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Fund CIOs May not be Ready for Web 2.0: Security Concerns Dampen Excitement Over New Technologies


LAS VEGAS-Chief information officers and other IT professionals often find themselves in a quasi-parental role as they oversee their company's technology functions: trying to balance employees' desire for freedom in their use of hardware and software and the need to control the company's data.

Two panels at The National Investment Company Service Association's Technology Summit 2007 presented the opportunities and the challenges asset management IT officials face in striking the right balance between the two goals.

Rod Smith, vice president of emerging Internet technologies at IBM Software Group, told the gathering that Web 2.0 technologies are the next wave of business development applications. Web 2.0 refers to the second-generation of Internet-based services such as social networking sites, Wiki and communication tools. These products allow people to collaborate and share information.

Elements of Web 2.0 technology-specifically Wikis, blogs, social networks and application mash-ups-should play a larger role in the technology profile of financial services corporations, said Smith, clearly an evangelist for Web 2.0. A mash-up is a web application that combines data from more than one source into a single integrated tool.

One of the key benefits of Web 2.0 technology, Smith said, is that it can allow businesses to connect more seamlessly to customers and for customers to connect to each other.

Smith said that the "remixability" of content, which involves rearranging information so it can be used in ways not planned for, is a key part of the movement and one that technologists in all sectors, including mutual funds, should embrace. However, he acknowledged that putting control of these remixablity tools in the hands of employees and customers poses challenges for traditionally control-oriented chief information officers.

But one of the advantages of mash-ups is that they are quick to construct and don't involve a huge investment of resources, Smith stressed. He then proceeded to create a mash-up of shipping and weather patterns in the Northwest in less than 10 minutes.

Smith stressed that Web.2.0 tools are especially suited to creating partnerships. Describing what eBay and Amazon pioneered in the creation of "user-communities," he said IT leaders should embrace Web 2.0 tools to give customers access to what would normally be thought of as corporate functions.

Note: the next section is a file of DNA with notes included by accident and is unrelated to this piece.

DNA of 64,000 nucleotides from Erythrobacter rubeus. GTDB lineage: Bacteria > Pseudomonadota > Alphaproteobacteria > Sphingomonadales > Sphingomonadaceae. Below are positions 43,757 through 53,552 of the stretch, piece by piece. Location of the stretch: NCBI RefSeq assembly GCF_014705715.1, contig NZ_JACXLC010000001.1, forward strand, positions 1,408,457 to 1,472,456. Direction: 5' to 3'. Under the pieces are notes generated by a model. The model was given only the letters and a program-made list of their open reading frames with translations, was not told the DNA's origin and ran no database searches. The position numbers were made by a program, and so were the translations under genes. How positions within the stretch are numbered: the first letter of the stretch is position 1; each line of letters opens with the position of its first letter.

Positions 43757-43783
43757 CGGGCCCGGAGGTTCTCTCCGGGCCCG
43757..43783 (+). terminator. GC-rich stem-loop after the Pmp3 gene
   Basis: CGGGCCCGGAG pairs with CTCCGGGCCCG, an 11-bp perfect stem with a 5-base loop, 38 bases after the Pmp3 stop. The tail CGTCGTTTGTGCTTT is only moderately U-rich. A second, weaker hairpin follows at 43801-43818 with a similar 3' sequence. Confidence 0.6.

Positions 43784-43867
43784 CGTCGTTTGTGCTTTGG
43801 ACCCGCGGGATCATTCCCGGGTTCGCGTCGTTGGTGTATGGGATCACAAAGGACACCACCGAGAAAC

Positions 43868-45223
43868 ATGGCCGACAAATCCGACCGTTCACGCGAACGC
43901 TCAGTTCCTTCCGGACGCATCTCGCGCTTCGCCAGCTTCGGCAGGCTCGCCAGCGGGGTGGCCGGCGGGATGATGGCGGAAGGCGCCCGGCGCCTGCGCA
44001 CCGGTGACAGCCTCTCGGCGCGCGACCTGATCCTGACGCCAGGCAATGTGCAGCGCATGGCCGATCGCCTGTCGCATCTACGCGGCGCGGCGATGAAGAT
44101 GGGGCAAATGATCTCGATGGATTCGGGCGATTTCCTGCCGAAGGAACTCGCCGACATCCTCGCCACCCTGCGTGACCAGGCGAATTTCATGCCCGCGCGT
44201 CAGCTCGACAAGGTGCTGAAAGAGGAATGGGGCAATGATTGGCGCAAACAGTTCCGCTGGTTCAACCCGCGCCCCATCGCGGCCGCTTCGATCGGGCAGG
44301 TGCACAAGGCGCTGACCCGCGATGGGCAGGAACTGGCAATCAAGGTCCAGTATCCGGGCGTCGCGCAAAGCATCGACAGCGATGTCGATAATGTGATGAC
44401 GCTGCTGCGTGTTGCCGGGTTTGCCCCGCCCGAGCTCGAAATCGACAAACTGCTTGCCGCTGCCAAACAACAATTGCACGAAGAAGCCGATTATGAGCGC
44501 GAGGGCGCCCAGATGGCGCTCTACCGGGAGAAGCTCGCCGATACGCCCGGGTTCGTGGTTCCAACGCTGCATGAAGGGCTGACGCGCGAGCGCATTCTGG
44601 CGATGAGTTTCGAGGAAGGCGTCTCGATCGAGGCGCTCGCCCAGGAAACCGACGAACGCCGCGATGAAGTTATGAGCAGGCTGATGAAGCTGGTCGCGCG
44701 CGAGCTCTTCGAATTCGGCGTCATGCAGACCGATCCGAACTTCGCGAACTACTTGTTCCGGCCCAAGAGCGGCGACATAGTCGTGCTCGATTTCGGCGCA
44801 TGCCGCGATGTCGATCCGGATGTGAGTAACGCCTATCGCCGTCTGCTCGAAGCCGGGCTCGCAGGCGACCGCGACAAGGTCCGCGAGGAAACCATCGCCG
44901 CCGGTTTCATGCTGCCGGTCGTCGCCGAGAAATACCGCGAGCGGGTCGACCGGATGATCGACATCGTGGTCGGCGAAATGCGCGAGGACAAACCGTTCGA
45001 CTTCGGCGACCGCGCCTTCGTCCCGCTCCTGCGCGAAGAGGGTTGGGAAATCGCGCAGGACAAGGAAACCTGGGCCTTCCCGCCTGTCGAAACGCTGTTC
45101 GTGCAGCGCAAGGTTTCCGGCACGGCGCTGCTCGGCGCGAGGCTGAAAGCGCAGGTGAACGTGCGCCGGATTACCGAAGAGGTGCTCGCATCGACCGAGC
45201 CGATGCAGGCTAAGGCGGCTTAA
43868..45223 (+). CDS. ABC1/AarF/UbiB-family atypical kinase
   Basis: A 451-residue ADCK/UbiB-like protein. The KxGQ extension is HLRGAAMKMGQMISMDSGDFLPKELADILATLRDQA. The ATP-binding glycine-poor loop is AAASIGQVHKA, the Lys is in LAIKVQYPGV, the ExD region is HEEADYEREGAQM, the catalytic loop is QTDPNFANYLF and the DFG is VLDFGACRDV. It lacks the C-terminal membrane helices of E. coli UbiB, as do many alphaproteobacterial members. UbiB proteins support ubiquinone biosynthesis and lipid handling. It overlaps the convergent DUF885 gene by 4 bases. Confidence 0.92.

He cited Amazon founder and CEO Jeff Bezos as an executive who was able to "allow customers to customize user experiences for small audiences," which then relied on his company to implement their decisions.

Smith cited the "long-tail" theory of market development in which niche markets replace broader markets as another support for Web 2.0 initiatives.

A second panel, a "CIO Roundtable," gave fund company chief information officers a chance to react to Smith's message, while discussing the impact of Web 2.0 technologies.

Tom McLain, senior vice president and director of information technology at Old Mutual, said he believes the culture of compliance is now ingrained at must mutual fund companies and data security is one part of this orientation.

Mark Prasifka, CIO at DST Systems, echoed McLain's sentiment, saying that because of the proprietary nature of business information, tight controls are necessary. Companies must protect their perimeter, that is, the interface between the Internet and a company's internal IT resources, Prasifka said. He suggested that companies plan and use the many available tools to make sure they maintain the separation between the public sphere and the private.

"We live in both the private and the public network space, but you have to ensure that the only things that come into the company's network are tightly controlled applications," Prasifka said. If such an intermixing did occur, he continued, it would expose a company's proprietary data in ways that would be disastrous.

He predicted, though, that the concept of mash-ups will become prevalent over time for businesses uses. However, he said that the way these tools will be used in the workplace will be different from their use in public networks like the Internet and in consumer applications.

But in both public and private spaces, Prasifka acknowledged, Web 2.0 is part of an evolution of content delivery that has made browsers the first common platform for the delivery of an information-sharing interface. One strength of the technology is that it can deliver rich content from independent sources.

As the adaptation of mash-ups and other Web 2.0 tools evolve, Prasifka said he envisions people within corporations building these applications in collaboration with the company's business units.

The goal of the business application of social networking tools is to customize the user experiences for the customer and to make him or her feel like they are personally known to the enterprise.

"We can use Web 2.0 to deliver rich applications and do it in a way that allows us to more easily personalize the user's experience," Prasifka said. This allows for a tighter bond between the consumer and the company supplying products or services to them.

But in a warning for industry IT executives to keep the Web 2.0 hype in perspective, Prasifka said, "Technologists are good at predicting trends, but we're not as good at predicting outcomes."

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